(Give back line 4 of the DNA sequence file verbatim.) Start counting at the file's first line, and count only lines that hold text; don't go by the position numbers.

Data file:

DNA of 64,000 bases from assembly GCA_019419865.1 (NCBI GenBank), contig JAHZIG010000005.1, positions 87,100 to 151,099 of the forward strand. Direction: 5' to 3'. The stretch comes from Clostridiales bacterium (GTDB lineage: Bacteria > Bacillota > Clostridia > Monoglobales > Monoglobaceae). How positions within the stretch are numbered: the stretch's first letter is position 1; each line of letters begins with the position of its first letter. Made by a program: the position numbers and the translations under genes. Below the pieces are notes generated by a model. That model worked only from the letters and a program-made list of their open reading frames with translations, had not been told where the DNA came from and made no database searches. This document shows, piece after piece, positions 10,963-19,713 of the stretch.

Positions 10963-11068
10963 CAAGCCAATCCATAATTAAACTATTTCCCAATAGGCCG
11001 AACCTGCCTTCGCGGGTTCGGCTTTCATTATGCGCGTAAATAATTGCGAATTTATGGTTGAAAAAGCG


11001 AACCTGCCTTCGCGGGTTCGGCTTTCATTATGCGCGTAAATAATTGCGAATTTATGGTTGAAAAAGCG